Brazil Real, Stocks Rise as Political Concern Eases After Vote

Updated on
  • Currency gains fourth day as Ibovespa rallies to 6-week high
  • Fed comments boost demand for emerging-market currencies

Brazil’s real posted its longest rally in six months and the Ibovespa joined global gains as concern over political instability eased and the U.S. Federal Reserve boosted demand for emerging-market assets by signaling interest-rate increases will be gradual.

The real rose for a fourth straight day while the country’s benchmark equity index jumped to a six-week high after a Congressional vote backing President Dilma Rousseff’s spending restrictions fueled optimism the government will be able to trim Brazil’s budget deficit.

The defused political scenario comes as investors are already feeling more bullish on riskier assets after the Fed signaled in policy meeting minutes released Wednesday that interest rates will rise slowly. While Fed officials concluded “it may well become appropriate” to raise rates in December, they largely agreed the process will be gradual. Brazilian assets, which lure investors with higher interest rates than are available in the developed world, may become less attractive as the U.S. tightens its monetary policy.

“There’s some relief after so much anxiety,” Joao Paulo de Gracia Correa, a foreign-exchange manager at SLW Corretora de Valores, said from Curitiba, Brazil. “The political pressure has eased substantially this week. Impeachment is looking further and further away, and the Fed speculation is helping the general mood.”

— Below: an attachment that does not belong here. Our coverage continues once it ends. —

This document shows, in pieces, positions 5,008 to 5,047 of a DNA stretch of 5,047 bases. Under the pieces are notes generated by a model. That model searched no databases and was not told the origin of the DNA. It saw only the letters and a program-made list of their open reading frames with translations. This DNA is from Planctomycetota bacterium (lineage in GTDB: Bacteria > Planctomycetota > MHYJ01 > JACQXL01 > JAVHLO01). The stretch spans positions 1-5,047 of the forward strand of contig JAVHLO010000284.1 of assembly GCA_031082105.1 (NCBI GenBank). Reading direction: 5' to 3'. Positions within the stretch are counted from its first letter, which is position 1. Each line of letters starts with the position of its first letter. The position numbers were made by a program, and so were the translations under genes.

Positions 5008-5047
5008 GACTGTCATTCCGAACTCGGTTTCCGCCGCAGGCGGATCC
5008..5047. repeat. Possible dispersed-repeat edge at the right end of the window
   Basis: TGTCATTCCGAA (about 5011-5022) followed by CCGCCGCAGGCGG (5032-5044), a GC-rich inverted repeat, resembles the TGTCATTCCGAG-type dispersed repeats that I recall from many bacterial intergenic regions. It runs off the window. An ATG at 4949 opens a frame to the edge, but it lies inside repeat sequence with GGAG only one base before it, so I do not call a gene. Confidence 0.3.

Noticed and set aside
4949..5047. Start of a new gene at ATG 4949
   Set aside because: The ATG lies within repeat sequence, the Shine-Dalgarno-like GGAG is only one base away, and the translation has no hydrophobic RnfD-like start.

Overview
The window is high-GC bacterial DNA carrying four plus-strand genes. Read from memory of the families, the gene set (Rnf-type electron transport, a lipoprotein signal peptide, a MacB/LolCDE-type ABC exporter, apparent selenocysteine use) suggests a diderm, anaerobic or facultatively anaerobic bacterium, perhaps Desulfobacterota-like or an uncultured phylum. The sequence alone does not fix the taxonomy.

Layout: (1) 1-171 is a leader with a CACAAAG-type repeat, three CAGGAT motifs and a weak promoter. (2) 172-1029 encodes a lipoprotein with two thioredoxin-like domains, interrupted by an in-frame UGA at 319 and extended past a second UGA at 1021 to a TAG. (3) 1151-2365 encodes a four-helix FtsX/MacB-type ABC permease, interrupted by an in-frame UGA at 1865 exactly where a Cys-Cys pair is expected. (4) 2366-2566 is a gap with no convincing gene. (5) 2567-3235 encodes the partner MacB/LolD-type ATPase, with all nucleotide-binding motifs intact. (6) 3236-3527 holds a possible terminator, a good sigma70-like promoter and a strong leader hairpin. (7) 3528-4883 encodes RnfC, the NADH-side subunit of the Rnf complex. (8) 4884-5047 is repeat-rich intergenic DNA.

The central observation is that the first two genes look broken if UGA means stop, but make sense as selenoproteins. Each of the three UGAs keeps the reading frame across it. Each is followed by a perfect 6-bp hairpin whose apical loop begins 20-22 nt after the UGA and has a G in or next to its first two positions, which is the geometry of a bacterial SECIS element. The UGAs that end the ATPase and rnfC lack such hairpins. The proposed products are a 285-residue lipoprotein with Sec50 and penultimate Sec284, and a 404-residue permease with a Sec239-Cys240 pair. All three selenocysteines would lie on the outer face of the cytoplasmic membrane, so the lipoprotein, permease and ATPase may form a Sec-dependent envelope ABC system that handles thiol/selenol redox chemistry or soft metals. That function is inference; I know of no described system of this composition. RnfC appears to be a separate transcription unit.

The real rose 1.3 percent to 3.7179 per dollar Thursday, bringing this week’s gain to 3.5 percent. A gauge of emerging-market currencies rose 0.7 percent. The Ibovespa added 1.5 percent to 48,138.89, posting its longest winning streak since Oct. 9. Steelmaker Cia. Siderurgica Nacional SA rallied for a second day after Finance Minister Joaquim Levy confirmed that the government is studying increasing taxes on imports of the metal. Brazilian markets will be closed Friday for a holiday.

"The market is looking for better opportunities in this scenario," Pedro Paulo Silveira, chief economist at brokerage TOV Corretora, said from Sao Paulo. "The signals from the Fed are a relief and the impeachment talks in Brazil softened. But we should be cautious, none of this is a sure thing."

Brazil’s annual inflation exceeded 10 percent for the first time in 12 years, highlighting the impact that the government’s widening budget gap is having on consumer prices even as the economy heads toward a recession. Consumer prices rose 0.85 percent from Oct. 15 to Nov. 12, pushing the 12-month inflation rate to 10.28 percent, the national statistics agency said Thursday.

As inflation continues to accelerate, Brazil’s central bank has acknowledged it won’t meet its goal of slowing consumer price growth to its 4.5 percent target until 2017. The bank has signaled it will keep interest rates on hold for a third consecutive meeting next week as it is seeks to avoid further slowing in the economy. Unemployment in October rose to 7.9 percent, exceeding the 7.6 percent median estimate of economists.

Swap rates on the contract maturing in January 2017, a measure of expectations for interest-rate moves, dropped 0.24 percentage point to 15.21 percent.

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